My hon. Friend makes an incredibly powerful point that I fully support.
Film4 is also a global success story that costs the taxpayer nothing. It invests £25 million each year in British independent film. That is around one third of the total UK investment. By intervening particularly in the development stage, Channel 4 supports bold, risky films, and losing Film4 would be devastating for our leading edge in British film.
Perhaps this is why the industry and the public are so opposed to Channel 4’s privatisation. According to the Government’s own consultation, 96% of people are opposed to it. Even when the 38 Degrees responses are taken out, it is still only 5% of people who are in favour. Throughout all the stakeholder engagement I have done since starting this job, I have found exactly what the Government consultation has found, which is that not a single person across the sector thinks this is a good idea. I am sure we will hear from the Government today that all these good things can continue and that they are actually doing Channel 4 a favour by freeing it up, but I think the Government have made promises they cannot keep, whether on funding British-made content, investing in the regions and nations or continuing high-quality news and current affairs.
Whenever Ministers are challenged on how the benefits of Channel 4 will continue, all we hear is, “Don’t worry, we’ll put it in the remit.” What we know from the White Paper so far, however, suggests that the Government will remove the publisher-broadcaster model and instead require Channel 4 simply to meet a 25% quota, which would be significantly lower than the 100% it does today. On levelling up, the Government are promising only 35% of production outside London and 9% outside England. This is a dramatic cut to the current levelling up budget. As my right hon. Friend the Member for Leeds Central (Hilary Benn) has just said, the new remit will not include any commitment to keep the headquarters in Leeds or any obligations to training and skills.
Mr Barry Sheerman (Huddersfield) (Lab/Co-op)
Can I make a point from a West Yorkshire point of view? Is my hon. Friend aware that we in the north are proud that over in Manchester and Salford we have the BBC hub, and that over in Leeds we have Channel 4? They are the anchors and foundations of the creative sector, creative skills and a real culture that will be destroyed if a flagship organisation such as Channel 4 is lost.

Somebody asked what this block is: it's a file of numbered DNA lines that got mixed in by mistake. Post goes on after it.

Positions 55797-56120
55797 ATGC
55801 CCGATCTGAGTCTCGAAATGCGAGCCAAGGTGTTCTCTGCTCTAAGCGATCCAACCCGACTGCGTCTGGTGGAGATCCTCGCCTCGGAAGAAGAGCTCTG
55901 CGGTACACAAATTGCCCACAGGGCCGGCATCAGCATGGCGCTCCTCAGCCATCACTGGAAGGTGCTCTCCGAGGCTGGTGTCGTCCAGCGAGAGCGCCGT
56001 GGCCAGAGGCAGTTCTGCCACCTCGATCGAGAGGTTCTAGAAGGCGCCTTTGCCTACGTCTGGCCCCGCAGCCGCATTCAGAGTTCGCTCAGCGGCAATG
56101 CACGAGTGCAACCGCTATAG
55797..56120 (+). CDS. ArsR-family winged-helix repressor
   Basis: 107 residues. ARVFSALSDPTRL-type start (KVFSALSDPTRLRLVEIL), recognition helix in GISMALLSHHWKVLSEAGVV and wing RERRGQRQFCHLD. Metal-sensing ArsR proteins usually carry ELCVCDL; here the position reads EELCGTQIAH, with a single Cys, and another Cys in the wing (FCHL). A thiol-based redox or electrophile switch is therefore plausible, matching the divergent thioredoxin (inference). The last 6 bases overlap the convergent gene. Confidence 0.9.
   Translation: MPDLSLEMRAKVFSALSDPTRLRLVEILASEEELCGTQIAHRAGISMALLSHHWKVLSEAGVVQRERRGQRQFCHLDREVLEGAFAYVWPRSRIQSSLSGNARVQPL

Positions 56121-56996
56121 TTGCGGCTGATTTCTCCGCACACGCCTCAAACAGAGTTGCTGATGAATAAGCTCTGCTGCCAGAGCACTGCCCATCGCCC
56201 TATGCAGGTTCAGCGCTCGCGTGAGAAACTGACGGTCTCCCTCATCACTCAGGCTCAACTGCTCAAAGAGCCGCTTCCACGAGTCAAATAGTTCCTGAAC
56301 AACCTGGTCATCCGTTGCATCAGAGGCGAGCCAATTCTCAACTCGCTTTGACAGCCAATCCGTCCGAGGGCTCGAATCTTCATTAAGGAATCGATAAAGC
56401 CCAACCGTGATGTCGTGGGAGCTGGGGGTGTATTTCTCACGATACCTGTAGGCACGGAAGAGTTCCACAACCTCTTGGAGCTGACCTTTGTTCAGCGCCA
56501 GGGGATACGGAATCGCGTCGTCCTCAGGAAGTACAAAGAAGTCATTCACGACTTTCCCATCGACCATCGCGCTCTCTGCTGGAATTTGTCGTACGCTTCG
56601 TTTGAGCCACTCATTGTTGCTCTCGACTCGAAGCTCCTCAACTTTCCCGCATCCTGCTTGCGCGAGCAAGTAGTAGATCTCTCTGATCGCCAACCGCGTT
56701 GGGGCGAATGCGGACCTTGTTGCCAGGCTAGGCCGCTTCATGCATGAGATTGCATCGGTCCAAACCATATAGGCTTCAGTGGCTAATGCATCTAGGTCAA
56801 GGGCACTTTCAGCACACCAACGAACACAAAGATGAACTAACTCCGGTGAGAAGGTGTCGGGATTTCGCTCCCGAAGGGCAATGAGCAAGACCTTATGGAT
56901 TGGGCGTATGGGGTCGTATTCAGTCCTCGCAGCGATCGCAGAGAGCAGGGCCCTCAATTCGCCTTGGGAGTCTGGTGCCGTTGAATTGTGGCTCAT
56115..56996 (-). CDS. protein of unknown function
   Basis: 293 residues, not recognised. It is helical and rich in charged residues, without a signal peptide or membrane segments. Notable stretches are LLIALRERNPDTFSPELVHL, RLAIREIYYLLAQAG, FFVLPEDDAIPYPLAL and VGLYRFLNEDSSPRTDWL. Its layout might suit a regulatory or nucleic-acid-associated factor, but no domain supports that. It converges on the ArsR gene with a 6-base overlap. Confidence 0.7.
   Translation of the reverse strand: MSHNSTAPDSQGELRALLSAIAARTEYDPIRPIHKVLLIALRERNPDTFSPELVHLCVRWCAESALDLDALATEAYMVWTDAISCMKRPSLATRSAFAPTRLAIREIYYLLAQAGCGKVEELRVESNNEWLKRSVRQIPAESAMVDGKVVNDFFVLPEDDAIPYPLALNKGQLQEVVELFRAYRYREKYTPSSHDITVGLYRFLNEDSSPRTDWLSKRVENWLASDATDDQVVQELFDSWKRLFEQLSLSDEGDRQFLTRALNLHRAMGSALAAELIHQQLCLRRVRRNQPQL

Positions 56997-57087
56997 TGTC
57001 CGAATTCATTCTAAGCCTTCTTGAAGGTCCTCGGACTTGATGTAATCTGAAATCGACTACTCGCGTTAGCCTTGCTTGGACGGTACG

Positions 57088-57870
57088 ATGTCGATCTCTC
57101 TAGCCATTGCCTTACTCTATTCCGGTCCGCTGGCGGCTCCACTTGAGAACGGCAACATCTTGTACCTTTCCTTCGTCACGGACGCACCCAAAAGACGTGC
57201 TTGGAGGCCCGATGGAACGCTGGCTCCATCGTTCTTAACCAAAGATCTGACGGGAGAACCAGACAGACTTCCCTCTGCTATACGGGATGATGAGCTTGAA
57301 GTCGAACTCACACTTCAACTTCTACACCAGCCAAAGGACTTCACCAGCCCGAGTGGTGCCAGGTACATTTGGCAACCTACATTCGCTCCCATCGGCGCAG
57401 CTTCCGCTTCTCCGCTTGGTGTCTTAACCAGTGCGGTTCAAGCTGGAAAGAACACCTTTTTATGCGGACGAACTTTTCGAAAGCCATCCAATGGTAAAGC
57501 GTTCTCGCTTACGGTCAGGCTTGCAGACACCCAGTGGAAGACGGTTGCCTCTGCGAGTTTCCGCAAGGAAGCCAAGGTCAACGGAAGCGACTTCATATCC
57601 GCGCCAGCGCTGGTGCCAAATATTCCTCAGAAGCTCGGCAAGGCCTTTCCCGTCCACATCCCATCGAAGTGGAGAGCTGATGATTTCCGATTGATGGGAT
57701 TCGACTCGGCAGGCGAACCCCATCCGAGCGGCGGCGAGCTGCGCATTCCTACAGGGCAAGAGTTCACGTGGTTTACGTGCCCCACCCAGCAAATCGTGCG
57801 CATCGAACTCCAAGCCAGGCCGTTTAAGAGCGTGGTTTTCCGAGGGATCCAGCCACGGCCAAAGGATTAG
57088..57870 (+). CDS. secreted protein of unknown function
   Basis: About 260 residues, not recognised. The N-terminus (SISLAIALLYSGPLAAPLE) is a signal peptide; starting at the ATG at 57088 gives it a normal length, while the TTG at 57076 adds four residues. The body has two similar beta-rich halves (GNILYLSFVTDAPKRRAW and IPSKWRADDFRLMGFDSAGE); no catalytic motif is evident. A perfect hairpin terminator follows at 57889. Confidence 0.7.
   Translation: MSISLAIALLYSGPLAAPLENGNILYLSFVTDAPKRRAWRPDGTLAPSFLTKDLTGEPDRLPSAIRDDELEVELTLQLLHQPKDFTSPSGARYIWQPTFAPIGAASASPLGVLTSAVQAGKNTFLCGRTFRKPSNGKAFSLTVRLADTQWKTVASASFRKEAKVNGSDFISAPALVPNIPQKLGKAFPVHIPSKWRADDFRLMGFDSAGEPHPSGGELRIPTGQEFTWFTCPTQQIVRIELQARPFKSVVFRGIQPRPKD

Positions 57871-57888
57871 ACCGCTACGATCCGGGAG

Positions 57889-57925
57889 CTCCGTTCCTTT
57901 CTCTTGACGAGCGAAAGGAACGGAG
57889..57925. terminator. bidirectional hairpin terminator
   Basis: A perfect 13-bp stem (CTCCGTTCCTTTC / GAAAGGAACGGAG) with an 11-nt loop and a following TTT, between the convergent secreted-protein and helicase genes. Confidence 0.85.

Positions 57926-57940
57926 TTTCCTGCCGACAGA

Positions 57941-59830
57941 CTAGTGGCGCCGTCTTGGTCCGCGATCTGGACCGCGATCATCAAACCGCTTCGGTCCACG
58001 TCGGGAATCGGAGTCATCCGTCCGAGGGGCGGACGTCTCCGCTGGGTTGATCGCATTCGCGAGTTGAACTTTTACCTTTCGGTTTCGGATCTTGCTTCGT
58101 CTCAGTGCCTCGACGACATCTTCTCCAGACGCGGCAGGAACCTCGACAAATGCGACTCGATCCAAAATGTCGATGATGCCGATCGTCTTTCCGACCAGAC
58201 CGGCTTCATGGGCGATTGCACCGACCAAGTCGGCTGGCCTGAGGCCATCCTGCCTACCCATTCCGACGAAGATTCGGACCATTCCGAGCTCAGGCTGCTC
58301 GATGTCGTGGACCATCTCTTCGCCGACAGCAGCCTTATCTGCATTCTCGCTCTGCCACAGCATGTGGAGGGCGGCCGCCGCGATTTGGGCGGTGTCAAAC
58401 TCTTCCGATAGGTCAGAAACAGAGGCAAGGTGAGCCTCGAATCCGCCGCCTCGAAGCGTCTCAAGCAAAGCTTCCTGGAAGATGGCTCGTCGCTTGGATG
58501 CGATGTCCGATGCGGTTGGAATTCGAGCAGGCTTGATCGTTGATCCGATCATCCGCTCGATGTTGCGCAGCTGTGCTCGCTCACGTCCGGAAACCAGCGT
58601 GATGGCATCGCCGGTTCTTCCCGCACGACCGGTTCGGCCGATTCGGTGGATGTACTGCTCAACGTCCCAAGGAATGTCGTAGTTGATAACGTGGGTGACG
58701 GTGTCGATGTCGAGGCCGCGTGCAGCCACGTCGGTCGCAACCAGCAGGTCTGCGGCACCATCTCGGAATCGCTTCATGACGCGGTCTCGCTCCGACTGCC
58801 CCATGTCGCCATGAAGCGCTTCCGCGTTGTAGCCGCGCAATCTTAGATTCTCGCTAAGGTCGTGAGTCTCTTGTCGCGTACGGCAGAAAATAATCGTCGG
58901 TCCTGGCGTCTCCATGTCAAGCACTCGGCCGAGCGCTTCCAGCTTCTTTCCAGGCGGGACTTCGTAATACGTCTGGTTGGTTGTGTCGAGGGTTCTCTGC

Absolutely, because it’s great up north, isn’t it? It is not godforsaken. I think that was the word somebody else used.
Ben Bradley (Mansfield) (Con)
Will the hon. Lady give way?
I am not going to give way any more. I think the hon. Gentleman is down to speak later anyway.
The Government seem to think that the year-on-year investment Channel 4 makes across the country can be replaced with one-off grants raised from the sale. It is surely the opposite of conservative ideology—whatever that means these days—to replace business investment with Government handouts. I just do not get it.
Will the hon. Lady give way?
Okay, if the hon. Gentleman wants to come in on that point. This is my final giving way.
The hon. Lady is very generous. I do not understand the pessimism. She and other Opposition Members have talked about all of this disappearing, but nobody has suggested it will disappear. She said herself that the sector is growing four times faster than the UK economy, but Channel 4 is not. The part of the sector that is growing is the privately owned part of the sector, where the investment is coming in. What evidence does she have that any of this would disappear?